Abstract: A non-radioactive metallic stent is coated with a biodegradable or non-biodegradable thin coating of less than about 100 microns in thickness selected to avoid provoking any foreign body reaction. The coating contains a radioactive source of beta emitting properties for irradiation of tissue when the stent is implanted in a blood vessel treated by angioplasty, to inhibit proliferation of smooth muscle cells in response to trauma to the wall of the blood vessel from the angioplasty, and thereby prevent restenosis of the vessel. The stent coating incorporating the radioactive source constitutes a first layer atop the surface of the stent, and the coating further includes a second layer incorporating an anti-coagulant substance to inhibit early thrombus formation of the stent. The second layer is adhered to and atop the first layer. The composite layer of the coating has a thickness of less than about 100 microns. The activity level of the radioactive source is approximately one microcurie.
Abstract: A stent is adapted for deployment at a preselected site in a duct within the body of a patient to inhibit the lumen of the duct at that site from narrowing to a point that resists passage through the lumen. The stent is a generally cylindrical open-ended element having a perforated self-supporting sidewall of substantially uniform thickness adapted to be selectively expanded radially when the stent is to be deployed, to engage the wall of the duct and to resist radial contraction under forces exerted on said sidewall by the wall of the duct in the region of the engagement. The sidewall has greater rigidity in the midsection of the length of the cylindrical element and greater flexibility at each end thereof, by virtue of its having a composite design of different patterns, each pattern being a network of interconnected links with openings therebetween that determine the relative rigidity and flexibility of the sidewall along the length of the cylindrical element.
Abstract: A vascular or endoluminal stent adapted for deployment in a vessel or tract of a patient to maintain an open lumen therein is formed from a metal open-ended tube which is the single component of the stent. The tube has a multiplicity of holes cut by laser through its wall. The through-holes are encompassed by serpentines that constitute the wall, the serpentines extending sinusoidally each in multiple 360.degree. wavelengths in a single turn about the axis of the tube and juxtaposed in plural substantially identical segments disposed with regularity along the axis. Each segment has a length equal to the distance between crests and troughs of the sinusoid. Adjacent serpentines are joined together at crest and trough, respectively, so that their interconnections are 180.degree. out of phase relative to their wavelength.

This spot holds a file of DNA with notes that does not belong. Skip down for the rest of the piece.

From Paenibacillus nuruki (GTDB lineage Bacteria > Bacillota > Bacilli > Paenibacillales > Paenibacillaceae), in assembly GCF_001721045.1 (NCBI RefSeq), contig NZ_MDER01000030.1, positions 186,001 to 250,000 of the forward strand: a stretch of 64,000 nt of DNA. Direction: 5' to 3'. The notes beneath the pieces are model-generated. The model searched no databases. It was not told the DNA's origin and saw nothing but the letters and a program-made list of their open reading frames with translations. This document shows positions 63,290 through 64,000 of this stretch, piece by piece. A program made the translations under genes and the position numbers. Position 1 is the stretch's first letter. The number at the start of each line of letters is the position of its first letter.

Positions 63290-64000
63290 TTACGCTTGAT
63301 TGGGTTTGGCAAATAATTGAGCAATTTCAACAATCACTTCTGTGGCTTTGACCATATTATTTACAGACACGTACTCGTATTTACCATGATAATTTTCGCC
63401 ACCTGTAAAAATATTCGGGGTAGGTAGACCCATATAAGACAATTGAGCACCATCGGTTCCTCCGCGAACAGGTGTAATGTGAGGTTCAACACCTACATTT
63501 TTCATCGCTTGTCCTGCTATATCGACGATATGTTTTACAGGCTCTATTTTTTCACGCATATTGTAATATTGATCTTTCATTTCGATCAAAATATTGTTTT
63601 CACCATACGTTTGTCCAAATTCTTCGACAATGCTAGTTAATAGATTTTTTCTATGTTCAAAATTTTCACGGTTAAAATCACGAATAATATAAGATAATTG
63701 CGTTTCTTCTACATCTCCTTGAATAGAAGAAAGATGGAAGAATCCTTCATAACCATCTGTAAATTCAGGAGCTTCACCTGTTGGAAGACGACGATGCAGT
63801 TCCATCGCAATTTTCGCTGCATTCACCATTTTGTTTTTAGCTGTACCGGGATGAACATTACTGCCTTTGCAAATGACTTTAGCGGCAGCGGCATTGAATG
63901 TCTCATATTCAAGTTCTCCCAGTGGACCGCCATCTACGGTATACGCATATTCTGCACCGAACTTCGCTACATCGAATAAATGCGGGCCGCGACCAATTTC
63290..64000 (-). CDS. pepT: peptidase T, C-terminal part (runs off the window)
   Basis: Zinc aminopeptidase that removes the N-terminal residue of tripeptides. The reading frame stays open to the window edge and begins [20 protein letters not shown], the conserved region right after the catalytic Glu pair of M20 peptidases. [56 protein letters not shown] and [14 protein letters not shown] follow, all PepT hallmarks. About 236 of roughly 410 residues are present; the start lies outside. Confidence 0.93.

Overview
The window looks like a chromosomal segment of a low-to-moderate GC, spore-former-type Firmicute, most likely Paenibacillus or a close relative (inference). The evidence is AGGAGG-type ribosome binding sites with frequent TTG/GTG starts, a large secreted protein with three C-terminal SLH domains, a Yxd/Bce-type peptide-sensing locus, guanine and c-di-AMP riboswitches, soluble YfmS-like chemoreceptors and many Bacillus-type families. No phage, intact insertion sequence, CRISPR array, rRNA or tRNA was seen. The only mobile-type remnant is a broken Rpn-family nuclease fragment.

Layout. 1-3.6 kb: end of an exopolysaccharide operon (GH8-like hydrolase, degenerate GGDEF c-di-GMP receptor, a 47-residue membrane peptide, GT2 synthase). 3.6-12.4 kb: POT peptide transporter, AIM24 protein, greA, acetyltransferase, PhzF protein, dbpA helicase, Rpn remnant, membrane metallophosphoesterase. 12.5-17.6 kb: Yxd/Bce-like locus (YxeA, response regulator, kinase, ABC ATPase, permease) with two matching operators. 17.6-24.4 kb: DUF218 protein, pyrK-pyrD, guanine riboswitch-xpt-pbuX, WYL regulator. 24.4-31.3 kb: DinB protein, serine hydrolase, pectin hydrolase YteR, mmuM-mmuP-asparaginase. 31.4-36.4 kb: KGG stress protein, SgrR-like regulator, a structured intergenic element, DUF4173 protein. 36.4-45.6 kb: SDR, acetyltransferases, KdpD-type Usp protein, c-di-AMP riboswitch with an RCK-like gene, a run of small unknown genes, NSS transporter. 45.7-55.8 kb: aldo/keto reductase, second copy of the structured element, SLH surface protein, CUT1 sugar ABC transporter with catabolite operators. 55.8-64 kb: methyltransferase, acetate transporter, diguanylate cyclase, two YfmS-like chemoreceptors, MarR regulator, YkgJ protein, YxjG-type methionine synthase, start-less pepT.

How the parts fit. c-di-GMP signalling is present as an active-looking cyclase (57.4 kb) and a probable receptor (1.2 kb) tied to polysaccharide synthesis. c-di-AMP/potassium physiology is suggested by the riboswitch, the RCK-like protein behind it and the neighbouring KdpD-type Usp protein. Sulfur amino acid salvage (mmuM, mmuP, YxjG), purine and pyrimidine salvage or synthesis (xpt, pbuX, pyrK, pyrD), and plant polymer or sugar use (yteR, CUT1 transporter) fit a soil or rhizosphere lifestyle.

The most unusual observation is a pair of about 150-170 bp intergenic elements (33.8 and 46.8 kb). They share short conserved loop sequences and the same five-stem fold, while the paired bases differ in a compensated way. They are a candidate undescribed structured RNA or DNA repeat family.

February 14, 1996
Date of Patent:
December 1, 1998
Inflow Dynamics Inc.
Eckhard Alt, Thilo Fliedner, Robert Alter, Axel Stemberger
Abstract: A vascular or endoluminal stent is adapted for deployment in a vessel or tract of a patient to maintain an open lumen therein. The stent includes a biocompatible metal hollow tube having a multiplicity of openings through an open-ended tubular wall thereof, the tube constituting a single member from which the entire stent is fabricated, and a thin, tightly adherent layer of gold overlying the entire exposed surface area of the tube including edges of the openings as well as exterior and interior surfaces and ends of the wall. The layer may include at least a trace of another noble metal to improve the adherence of the layer to the underlying metal surface of the tube. Plural tightly bonded films superposed one atop another may be used to form a composite layer, but in any event the overall layer has a thickness in a range from approximately 1 micron to approximately 20 microns.
Abstract: A method is disclosed for coating a biomaterial to be placed in contact with a patient's blood flow to inhibit blood coagulation from adhering to the biomaterial that would otherwise result from such contact. A biodegradable material of liquid state compatible with the blood and tissue of the human body is prepared, and an anti-coagulant drug is incorporated into the liquid state of the biodegradable material to form a liquid coating material. The liquid coating material is adhesively applied to a surface of the biomaterial in a substantially continuous overlying layer having a formulation, pattern and thickness selected according to the period of time over which the coating material is to perform its anti-coagulant action. Thereafter the coating material is dried to a layer thickness less than about 100 microns for continuous disintegration thereof as a function of time when the layer is in contact with flowing blood.